The majority of US commuters say they feel pressured to risk driving in freezing conditions by their employers.

Following last year’s brutal February snowstorms that blanketed the Northwest of the country, PEMCO Mutual Insurance undertook a survey of its policyholders It found many Northwest commuters still feel pressured to trek to the office in ice or snow, despite an increase in work from home (WFH) opportunities.

PEMCO first studied Washington and Oregon residents’ winter driving habits in 2015, and despite a massive uptick in WFH capabilities since then, the recent PEMCO Insurance Northwest poll finds that 62% of Northwest employees still feel pressured to drive into work on days when there is snow or ice on the road, compared to the 66% of residents who reported the same five years ago.

Interestingly, a study conducted by FlexJobs and Global Workplace Analytics also found that working remotely increased in the U.S. by 44% between 2012 and 2017.

“With more companies adopting flexible work schedules, it is surprising that many commuters still feel the need to brave unfavourable winter driving conditions,” said PEMCO spokesperson Derek Wing. “The Northwest has experienced staggering growth and change these past few years, but our neighbours’ perceptions that they’re expected at the workplace, and their tenacity to conquer whatever this region throws at them, is as strong as it was five years ago.”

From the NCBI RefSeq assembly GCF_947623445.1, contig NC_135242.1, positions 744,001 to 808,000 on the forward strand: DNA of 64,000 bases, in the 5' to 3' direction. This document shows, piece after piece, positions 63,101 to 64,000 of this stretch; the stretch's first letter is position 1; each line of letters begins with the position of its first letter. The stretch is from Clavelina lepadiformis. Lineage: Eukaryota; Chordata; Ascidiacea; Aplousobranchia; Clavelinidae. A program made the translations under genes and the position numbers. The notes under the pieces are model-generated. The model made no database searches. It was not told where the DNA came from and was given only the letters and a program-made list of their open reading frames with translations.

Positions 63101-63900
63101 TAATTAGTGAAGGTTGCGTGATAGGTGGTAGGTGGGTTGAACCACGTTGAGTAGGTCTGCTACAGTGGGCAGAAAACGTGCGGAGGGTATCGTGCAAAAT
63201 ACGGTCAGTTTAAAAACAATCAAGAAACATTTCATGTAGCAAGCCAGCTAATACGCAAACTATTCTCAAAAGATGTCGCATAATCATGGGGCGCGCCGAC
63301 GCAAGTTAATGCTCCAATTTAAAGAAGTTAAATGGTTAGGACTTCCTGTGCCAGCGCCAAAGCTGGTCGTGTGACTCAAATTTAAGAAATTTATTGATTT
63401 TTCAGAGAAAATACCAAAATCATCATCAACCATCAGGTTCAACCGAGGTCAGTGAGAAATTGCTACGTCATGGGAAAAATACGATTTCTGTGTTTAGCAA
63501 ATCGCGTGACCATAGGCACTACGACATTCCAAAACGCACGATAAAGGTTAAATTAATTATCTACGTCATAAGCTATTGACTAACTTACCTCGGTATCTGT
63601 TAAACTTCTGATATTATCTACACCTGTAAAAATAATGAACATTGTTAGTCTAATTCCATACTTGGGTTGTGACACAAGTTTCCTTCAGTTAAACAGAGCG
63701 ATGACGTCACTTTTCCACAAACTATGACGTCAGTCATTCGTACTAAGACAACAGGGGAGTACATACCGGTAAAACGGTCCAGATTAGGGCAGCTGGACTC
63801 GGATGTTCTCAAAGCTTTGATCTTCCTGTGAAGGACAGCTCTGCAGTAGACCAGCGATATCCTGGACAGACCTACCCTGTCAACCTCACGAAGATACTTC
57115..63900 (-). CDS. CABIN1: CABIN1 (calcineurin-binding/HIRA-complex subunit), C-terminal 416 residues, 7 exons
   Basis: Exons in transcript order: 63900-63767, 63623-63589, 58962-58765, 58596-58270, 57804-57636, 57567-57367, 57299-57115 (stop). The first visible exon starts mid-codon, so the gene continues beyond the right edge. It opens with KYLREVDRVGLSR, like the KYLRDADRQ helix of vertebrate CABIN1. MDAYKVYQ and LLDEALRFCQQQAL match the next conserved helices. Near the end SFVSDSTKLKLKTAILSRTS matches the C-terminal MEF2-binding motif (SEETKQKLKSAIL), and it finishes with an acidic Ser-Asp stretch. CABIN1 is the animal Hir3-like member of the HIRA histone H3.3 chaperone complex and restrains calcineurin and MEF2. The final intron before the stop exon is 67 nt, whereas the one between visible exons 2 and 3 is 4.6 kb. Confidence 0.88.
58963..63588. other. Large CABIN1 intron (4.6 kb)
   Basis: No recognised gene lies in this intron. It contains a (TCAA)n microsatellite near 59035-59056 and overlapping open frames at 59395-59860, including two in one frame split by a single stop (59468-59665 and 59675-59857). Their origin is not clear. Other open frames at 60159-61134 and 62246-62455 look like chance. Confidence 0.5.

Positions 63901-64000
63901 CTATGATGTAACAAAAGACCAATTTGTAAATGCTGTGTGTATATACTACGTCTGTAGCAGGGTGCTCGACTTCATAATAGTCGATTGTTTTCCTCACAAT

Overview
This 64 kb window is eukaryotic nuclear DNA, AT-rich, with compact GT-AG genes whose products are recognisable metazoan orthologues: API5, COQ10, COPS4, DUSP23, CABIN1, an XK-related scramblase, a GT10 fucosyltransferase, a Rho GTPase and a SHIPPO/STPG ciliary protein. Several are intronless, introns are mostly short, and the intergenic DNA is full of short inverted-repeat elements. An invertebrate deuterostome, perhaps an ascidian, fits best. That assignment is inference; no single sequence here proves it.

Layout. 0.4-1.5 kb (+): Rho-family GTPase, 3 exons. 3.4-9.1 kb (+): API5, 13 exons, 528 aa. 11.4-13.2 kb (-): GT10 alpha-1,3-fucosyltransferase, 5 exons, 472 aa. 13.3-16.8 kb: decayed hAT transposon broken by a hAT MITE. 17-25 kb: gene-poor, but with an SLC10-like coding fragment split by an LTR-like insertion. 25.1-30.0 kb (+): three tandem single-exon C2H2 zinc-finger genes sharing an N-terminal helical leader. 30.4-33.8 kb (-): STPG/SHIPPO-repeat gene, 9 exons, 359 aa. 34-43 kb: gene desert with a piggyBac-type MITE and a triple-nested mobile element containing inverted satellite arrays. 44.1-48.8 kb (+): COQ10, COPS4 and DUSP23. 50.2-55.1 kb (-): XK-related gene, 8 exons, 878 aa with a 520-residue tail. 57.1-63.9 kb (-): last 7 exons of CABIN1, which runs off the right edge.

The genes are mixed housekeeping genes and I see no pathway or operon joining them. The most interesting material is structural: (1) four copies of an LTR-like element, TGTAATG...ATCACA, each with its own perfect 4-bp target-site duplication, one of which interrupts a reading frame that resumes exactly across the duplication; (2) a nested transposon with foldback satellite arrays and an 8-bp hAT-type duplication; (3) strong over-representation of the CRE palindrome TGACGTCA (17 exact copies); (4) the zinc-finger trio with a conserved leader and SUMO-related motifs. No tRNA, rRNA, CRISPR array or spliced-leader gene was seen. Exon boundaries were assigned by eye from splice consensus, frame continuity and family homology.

Despite the pressure Northwest drivers have retained their confidence for driving in less-than-ideal situations. In line with the 2015 release, the most recent poll found about half of Washington and Oregon drivers think they are more skilful than other drivers (45% and 44%, respectively). Males tend to be most confident: 54% claim to be more skilful at snow and ice manoeuvres than other people on the road. In comparison, fewer than one in three (30%) females say the same.

Comfort levels behind the wheel remain steady, as well: 64% of Washington drivers and 56% in Oregon claim to be comfortable on the road in wintery conditions. And only 15% of Northwesterners overall say they are very uncomfortable driving in winter weather.

“Whether Northwest commuters feel pressured by a boss, or are truly comfortable with driving in the snow, we strongly advise all drivers to take precautions when venturing out,” added Mr Wing. “Most importantly, be prepared for whatever hazards you may face, and keep your vehicle stocked with blankets, water and a first-aid kit, just in case.”

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